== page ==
3 S.R. Johannes: Guest Post: Link Sharing in Publiciy (Imogen Reed)

Friday, April 13, 2012

Guest Post: Link Sharing in Publiciy (Imogen Reed)

Whether you’re an aspiring author or you’re launching a new business, publicity is all important. Finding a means of promoting your ventures in an efficient and cost-effective way is paramount – and the web has given us all new ways of achieving this goal. From social media to banner ads, the internet is full of different ways to advertise and promote, but how are you to know what works and what doesn’t? Take link sharing sites, for example. A lot of people claim that sites such as Reddit, Digg and Delicous are invaluable resources for aspiring business people. They allow users to post their own content for review by the community, who can then ‘vote’ on or recommend it to the whole site. But are link sharing sites a good means of promotion, and should you sign up and try to reach the wider audience they can offer?


Beware of looking like a ‘spammer’


If you’ve ever visited a link sharing site – especially the new or upcoming sections – you’ll have seen just how many other people there are trying to push their services. And, unfortunately, a good proportion of these people can’t really be described as reputable. In fact, the word ‘spammer’ would be a much more appropriate moniker. The reason that sites like Reddit attract spammers is that they offer anyone the ability to share content and get instant traffic. There will always be someone who clicks every link, no matter how spammy it is. But that doesn’t mean this traffic is reliable. In fact, you can almost be guaranteed that these people will never visit again. It’s a false economy. What you need to do as a promoter is prepare something that’s valuable to the community – and that’s an art form in itself.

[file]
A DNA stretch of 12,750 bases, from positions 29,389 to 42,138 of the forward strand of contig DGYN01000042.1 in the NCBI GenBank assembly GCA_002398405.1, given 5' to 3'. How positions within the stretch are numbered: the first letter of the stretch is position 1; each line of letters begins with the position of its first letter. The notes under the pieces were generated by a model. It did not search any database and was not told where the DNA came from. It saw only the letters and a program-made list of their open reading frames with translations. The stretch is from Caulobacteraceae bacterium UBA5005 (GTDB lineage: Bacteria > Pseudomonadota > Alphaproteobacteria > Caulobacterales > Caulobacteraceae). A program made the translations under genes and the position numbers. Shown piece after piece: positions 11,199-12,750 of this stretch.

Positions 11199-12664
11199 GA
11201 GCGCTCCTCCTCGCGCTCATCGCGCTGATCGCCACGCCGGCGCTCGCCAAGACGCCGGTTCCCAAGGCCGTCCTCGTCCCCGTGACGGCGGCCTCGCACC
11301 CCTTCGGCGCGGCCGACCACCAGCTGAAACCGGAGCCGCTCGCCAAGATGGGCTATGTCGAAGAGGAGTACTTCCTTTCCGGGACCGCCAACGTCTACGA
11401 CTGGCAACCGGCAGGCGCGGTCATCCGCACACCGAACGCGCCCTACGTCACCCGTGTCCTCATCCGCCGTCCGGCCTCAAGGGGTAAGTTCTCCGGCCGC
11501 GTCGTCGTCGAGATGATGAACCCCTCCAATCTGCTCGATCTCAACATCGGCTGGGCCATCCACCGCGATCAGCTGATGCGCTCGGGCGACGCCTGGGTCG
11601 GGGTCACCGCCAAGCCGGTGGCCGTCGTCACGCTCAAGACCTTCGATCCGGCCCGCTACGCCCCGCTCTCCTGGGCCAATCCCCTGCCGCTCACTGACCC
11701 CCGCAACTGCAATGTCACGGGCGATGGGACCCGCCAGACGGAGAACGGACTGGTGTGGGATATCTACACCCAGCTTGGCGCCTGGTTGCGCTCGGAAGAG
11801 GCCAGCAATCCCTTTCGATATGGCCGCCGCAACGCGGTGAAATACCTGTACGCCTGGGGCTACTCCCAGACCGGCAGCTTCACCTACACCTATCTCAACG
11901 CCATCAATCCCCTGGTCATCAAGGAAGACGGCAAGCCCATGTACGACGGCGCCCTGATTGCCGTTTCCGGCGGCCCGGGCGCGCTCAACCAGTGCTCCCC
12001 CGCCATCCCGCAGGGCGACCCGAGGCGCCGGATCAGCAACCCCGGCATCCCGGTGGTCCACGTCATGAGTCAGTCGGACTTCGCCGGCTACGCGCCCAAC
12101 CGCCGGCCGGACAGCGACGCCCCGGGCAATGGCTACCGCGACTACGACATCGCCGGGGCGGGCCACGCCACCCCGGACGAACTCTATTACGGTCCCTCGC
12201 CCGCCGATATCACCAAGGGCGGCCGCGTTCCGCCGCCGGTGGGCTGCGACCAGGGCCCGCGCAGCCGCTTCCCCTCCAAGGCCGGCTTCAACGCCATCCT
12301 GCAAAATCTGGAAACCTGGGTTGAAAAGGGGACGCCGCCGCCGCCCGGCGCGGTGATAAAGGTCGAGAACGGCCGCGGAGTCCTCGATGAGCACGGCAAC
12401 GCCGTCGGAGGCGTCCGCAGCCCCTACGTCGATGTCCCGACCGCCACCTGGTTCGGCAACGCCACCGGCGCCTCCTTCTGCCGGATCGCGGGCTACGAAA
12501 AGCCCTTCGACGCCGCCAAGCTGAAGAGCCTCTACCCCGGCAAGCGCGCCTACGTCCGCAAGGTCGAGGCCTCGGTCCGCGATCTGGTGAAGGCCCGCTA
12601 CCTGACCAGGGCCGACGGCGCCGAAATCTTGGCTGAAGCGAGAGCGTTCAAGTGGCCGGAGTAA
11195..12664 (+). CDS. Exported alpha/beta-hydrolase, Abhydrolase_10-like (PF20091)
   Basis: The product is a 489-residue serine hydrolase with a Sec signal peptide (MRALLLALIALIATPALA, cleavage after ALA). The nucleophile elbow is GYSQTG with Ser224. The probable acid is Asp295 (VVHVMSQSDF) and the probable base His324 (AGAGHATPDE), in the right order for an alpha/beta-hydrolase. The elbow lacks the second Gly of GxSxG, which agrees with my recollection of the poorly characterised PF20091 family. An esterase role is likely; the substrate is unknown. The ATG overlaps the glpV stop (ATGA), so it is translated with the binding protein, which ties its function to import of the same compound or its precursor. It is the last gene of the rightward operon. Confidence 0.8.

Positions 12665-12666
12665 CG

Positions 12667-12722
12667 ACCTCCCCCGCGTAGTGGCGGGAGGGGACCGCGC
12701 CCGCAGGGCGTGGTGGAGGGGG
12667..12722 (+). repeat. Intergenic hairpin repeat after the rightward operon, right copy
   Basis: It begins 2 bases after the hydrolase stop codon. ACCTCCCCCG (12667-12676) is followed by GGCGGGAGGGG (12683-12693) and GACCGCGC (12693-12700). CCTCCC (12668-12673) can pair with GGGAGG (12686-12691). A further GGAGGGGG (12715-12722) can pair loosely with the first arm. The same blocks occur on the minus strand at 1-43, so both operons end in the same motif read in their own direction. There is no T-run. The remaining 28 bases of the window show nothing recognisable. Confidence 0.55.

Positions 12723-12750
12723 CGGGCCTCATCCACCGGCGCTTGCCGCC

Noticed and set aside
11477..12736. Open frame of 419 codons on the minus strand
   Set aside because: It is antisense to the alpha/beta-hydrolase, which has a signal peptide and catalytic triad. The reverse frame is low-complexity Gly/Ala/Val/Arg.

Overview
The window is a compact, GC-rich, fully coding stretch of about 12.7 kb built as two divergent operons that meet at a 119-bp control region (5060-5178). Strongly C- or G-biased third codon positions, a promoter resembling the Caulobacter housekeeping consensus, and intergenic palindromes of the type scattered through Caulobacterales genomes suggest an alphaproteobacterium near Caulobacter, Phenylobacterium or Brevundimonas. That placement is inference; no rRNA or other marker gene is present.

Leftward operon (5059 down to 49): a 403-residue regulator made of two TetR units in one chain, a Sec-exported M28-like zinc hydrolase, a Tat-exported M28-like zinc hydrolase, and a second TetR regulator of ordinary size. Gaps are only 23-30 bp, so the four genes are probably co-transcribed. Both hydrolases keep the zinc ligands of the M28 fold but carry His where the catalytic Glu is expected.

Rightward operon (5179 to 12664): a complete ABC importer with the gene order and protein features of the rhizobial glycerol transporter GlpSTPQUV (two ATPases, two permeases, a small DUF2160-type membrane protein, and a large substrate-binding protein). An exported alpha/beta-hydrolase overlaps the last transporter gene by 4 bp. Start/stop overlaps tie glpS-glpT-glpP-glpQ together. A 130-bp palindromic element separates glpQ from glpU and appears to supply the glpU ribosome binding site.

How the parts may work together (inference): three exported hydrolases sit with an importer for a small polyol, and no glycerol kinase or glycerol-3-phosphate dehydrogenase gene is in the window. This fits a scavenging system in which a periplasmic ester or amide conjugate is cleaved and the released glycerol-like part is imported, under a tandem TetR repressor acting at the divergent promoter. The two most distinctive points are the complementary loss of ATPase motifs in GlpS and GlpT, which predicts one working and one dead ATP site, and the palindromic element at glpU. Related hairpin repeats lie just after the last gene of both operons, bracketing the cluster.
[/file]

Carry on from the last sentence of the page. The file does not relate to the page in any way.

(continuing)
Don’t be too pushy


In order to take advantage of the thousands of people that use social link sharing sites, you need to be able to offer them something. If you’re an author, for example, you can’t come off as simply trying to sell your books. Instead, you need to solve a problem or offer some insight for free, and offer the book on the side. This will help the community feel like you’re actively contributing and not just marketing at them. If you simply post a link to buy your book, you’ll quickly see how much of a bad idea that can be. Traffic will spike then bottom out, and none of the links you post again will gain much traction. It’s a slippery slope.


Bide your time and do things properly


By rushing in and posting poorly thought out content to sites like Digg, you may get a quick shot in the arm in terms of traffic, but it’s very unlikely that this will convert to sales. Instead, you want to craft something of value to the community, and only post it once. If the community sees that you’re posting your link over and over again, you’ll end up doing more damage than good to your reputation. It’s hard enough to make a positive impact without shooting yourself in the foot. As mentioned above, the best thing you can do to make a splash on link sharing websites is to post something that offers the community something, and offer the option to buy something too. For example, as an author you may want to post an insightful article that will be of interest to the community, then include a link to your eBook in your sidebar. It’s a more subtle, and generally more effective, means of self-promotion.


The bottom line


So can link sharing sites be a good form of publicity? Yes they can, but they can quickly become a double edged sword. It’s easy to get swept away by the numbers than can be driven to your website to see your offerings, but if you’re viewed as ‘spammy’ for even a moment, these communities can quickly turn on you. There have been numerous horror stories about companies that have acted unscrupulously, been found out trying to ‘game’ sites like Reddit, and then suffered a serious PR nightmare. The bottom line is: be careful. They’re a great tool, but need to be used in the right way to make the best impact. 


Good luck!


Contributor Bio


Imogen Reed is a full time freelance writer and researcher who specialises in marketing and branding. In her spare time she likes to spend time with her young family exploring the great outdoors, making use of her all-terrain mountain buggy and enjoying all things natural and organic. 

3 comments:

Angelica R. Jackson said...

Thank you, this was timely. I'm doing a fundraising auction and I'm having trouble finding that fine line between getting the word out and spamming people.

Jemi Fraser said...

I hadn't heard of link sharing sites before - thanks for the information!

trishaslay.com said...

Even though I'd heard the names of these websites, I had no idea what they were or how they could be used effectively. This is a very helpful first look at the possibilities. Thanks!